Preserving. It’s so hot right now.
The title here, it goes both ways. We could spend several hundred words talking about the preservation of culture through food, or we could spend several hundred words discussing the culture of preserving food. But, you know, we like a healthy dose of collaboration here, so we’ve opted to discuss – wait for it – how the culture of preserving food is preserving food culture.
“The art of preserving connects people to both their food and the idea of how we used to live: eat food when it’s in season, or preserve it at its peak ripeness to enjoy the taste later when it’s no longer growing.” – Stasis Preserves
Preserving is quintessentially local. When you go back to its roots, preserving food was done to ensure local produce supplied its communities with food on a year-round basis. It was a necessary by-product of living somewhere with distinct seasonality, like Ontario, to be able to sustain through the peach-less winter.
Somewhere along the way to our modernized food processing, packaging, and distribution schemes many of us abandoned our culture of preserving food in favour of convenience. As canned vegetables became more readily available, they replaced self-canned tomatoes and beans as pantry staples. Instead of only enjoying strawberries in jam form during the fall, we could summon them from thousands of kilometres away to top our morning yogurt and granola. Making jam became leisurely, rather than necessary.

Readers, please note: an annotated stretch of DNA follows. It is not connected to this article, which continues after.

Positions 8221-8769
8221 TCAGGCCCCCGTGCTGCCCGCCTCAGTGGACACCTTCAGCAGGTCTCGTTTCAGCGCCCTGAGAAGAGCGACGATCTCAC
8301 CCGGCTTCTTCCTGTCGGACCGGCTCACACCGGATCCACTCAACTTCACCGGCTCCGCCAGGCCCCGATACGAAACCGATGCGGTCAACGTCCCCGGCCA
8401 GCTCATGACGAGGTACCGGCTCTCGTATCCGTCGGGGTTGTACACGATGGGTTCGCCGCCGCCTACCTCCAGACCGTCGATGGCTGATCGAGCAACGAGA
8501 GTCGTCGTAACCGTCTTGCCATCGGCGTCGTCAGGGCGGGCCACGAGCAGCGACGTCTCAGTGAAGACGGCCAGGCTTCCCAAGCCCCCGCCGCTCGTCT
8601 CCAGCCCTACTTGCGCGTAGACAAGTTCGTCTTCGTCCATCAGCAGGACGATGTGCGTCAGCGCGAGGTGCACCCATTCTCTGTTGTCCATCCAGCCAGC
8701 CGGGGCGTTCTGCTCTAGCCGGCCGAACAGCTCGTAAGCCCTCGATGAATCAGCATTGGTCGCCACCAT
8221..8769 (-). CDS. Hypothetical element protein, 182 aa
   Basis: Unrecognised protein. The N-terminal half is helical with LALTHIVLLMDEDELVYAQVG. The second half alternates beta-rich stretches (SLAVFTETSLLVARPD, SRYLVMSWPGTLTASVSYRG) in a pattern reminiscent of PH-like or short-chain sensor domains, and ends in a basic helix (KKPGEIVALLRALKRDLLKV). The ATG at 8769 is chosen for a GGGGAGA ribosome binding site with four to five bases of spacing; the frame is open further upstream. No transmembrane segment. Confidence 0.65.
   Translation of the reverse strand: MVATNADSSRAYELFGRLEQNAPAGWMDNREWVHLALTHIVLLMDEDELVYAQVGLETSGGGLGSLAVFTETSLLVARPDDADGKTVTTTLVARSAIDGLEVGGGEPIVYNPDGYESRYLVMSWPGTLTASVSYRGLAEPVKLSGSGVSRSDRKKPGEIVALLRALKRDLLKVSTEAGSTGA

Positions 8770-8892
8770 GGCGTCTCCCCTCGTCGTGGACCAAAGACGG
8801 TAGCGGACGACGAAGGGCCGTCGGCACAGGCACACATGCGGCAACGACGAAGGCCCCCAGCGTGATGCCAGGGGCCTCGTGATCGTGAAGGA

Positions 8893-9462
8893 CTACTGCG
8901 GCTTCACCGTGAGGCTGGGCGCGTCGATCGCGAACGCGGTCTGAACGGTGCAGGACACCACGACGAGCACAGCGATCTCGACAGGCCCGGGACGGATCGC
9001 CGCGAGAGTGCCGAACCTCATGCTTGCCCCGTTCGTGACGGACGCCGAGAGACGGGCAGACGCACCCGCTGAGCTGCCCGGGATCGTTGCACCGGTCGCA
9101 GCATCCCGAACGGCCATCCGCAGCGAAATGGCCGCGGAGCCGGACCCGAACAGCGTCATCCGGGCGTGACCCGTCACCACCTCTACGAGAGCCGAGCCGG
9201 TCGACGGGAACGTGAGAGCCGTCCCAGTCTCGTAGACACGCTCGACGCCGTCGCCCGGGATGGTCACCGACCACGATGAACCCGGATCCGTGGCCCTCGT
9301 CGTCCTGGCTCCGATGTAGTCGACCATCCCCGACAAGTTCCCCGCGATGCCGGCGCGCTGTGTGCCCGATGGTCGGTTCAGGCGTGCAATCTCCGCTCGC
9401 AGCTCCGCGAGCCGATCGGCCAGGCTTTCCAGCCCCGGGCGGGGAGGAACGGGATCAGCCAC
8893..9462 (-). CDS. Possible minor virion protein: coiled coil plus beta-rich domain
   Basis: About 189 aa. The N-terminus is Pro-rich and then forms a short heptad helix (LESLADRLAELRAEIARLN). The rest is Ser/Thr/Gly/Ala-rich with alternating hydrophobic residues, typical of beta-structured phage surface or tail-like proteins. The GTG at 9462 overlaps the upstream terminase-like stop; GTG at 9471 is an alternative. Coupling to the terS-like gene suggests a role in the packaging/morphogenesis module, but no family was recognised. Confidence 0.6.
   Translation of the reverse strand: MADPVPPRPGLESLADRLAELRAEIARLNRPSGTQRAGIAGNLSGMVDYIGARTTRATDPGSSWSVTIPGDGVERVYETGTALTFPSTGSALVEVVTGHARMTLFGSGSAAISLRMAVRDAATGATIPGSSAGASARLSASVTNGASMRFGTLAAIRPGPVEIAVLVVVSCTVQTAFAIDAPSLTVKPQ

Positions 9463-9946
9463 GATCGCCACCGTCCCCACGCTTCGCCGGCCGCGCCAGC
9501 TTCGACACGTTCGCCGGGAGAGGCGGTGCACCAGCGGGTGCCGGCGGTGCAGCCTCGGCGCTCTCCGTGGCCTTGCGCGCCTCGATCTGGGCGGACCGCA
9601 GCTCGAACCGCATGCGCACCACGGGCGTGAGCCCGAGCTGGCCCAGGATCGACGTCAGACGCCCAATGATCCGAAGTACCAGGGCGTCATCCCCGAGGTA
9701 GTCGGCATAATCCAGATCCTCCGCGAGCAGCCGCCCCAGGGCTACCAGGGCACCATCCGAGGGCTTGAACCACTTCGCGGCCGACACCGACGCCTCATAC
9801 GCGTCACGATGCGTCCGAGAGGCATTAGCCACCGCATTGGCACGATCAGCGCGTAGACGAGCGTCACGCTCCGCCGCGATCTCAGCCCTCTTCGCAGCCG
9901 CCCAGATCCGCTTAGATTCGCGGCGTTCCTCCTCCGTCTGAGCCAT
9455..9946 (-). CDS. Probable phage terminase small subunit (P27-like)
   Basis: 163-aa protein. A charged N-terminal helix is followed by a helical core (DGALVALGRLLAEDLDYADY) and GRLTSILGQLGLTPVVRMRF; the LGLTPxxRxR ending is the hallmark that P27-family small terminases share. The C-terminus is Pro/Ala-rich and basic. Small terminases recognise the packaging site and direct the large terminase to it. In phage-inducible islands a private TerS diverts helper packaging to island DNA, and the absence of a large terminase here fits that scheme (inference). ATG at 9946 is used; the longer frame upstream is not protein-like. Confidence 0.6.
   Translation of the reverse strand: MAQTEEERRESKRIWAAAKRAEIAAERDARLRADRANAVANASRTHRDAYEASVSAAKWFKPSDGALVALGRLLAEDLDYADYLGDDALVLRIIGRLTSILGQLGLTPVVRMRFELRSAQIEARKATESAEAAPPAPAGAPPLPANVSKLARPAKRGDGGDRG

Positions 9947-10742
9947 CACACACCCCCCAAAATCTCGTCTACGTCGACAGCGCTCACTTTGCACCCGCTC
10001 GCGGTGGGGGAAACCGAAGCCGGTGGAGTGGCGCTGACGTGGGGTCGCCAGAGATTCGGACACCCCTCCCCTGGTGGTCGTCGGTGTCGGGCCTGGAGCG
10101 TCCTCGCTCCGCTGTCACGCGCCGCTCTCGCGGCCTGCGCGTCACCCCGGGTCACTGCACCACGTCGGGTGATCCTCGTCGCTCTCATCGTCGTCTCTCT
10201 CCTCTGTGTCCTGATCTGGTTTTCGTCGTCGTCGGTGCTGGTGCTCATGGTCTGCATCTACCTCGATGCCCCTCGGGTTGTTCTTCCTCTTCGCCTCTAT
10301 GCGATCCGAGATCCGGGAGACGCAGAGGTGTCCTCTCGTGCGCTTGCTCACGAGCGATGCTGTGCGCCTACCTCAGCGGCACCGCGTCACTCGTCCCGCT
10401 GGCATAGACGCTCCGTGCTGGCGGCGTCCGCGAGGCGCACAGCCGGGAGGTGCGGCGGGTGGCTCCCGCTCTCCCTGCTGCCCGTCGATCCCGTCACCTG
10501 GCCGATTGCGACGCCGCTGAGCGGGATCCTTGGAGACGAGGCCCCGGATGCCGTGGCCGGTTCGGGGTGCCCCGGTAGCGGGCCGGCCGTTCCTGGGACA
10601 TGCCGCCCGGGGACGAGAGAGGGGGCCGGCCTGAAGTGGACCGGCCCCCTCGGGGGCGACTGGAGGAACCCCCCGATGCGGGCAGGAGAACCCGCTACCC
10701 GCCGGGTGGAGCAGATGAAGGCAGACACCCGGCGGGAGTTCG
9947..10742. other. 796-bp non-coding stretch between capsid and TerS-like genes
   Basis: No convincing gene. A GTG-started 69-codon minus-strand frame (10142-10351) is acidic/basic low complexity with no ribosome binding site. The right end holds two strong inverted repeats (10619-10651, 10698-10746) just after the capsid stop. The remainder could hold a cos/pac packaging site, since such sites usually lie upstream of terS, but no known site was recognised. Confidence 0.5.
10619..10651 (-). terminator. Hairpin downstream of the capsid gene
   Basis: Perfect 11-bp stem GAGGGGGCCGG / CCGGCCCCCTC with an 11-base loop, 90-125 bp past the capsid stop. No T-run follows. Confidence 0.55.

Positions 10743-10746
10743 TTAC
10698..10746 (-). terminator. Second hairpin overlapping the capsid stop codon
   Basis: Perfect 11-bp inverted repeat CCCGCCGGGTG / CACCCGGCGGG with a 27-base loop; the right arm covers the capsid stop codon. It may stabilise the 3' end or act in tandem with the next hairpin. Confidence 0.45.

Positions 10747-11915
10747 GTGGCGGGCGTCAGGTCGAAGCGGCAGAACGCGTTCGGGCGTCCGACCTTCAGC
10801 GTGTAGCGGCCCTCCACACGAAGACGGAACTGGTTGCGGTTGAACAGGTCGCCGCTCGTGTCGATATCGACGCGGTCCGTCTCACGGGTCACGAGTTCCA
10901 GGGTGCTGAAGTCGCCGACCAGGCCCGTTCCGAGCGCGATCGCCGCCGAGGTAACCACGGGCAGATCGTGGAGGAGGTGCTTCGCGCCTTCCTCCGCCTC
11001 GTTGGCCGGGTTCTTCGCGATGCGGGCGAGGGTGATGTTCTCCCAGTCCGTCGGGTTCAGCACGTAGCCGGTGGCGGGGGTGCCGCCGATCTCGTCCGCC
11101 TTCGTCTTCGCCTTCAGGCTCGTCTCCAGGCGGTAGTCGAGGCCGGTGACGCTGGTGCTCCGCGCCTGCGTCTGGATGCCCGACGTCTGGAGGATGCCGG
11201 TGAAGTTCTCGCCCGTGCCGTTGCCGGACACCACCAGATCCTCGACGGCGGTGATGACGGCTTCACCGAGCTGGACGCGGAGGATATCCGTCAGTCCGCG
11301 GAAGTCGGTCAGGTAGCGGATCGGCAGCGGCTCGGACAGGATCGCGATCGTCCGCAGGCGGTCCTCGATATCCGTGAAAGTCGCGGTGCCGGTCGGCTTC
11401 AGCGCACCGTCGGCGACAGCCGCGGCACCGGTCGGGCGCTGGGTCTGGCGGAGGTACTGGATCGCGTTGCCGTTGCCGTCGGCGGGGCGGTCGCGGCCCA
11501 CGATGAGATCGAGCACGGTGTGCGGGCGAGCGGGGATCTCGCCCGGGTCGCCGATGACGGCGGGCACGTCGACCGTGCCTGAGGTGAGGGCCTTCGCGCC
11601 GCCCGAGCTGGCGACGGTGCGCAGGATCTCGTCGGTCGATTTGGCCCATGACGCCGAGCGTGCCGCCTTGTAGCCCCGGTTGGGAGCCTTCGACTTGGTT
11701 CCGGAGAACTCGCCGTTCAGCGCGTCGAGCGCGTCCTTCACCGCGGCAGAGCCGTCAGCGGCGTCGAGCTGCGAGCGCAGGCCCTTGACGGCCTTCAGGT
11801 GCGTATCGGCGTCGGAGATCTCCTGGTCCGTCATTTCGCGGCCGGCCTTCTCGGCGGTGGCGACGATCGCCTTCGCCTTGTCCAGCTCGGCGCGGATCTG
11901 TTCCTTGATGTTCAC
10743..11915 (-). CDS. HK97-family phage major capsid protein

As with many things right now, nostalgia has creeped its way into society in a big, bold way. Combine that with an increasing demand for locally produced food and a strong cohort of consumers who are conscious and educated about where their food comes from, and boom – preserving is trending.
This renaissance in an interest in the culture of preserving has modernized in a way that allows us to preserve our culture…of preserving. Industry leaders like Stasis Preserves have helped bring preserving back to the mainstream, and even if it’s only increasing the number of consumers of preserves, rather than the number of preservers themselves, it’s putting the culture back in the conversation. We’re starting to remember what preserves are, and, most importantly, why we used to (have to) do it. And that, dear readers, is just the beginning of the return of preserving!
Want to learn canning and preserving for yourself?
Check out our events calendar for community events around the province. Also keep an eye out for the latest workshops from Surely Homemade in London, The Mustard Seed in Hamilton, the West End Food Coop and Evergreen Brick Works in Toronto. If you’re super keen, in addition to running classes, Toronto’s Manning Canning rents out their space, so start planning your preserving empire now!
Rather just buy your own?
There’s a myriad of folks making beautiful things in jars. Folks like Feast On? designee Radical Gardens in Timmins stocks preserves, and you can keep an eye out for Stasis Preserves and Manning Canning‘s products throughout the province. You can also head down to Stasis’ retail shop on Roncesvalles in Toronto to stock up on preserves and indulge in their deli and pantry offerings (think locally sourced cheese, meat, fish). We’re mildly obsessed with their Ontario Black Walnuts and Honey — they get their honey from Rosewood Estates!
Either way you do it, get into the culture of preserving!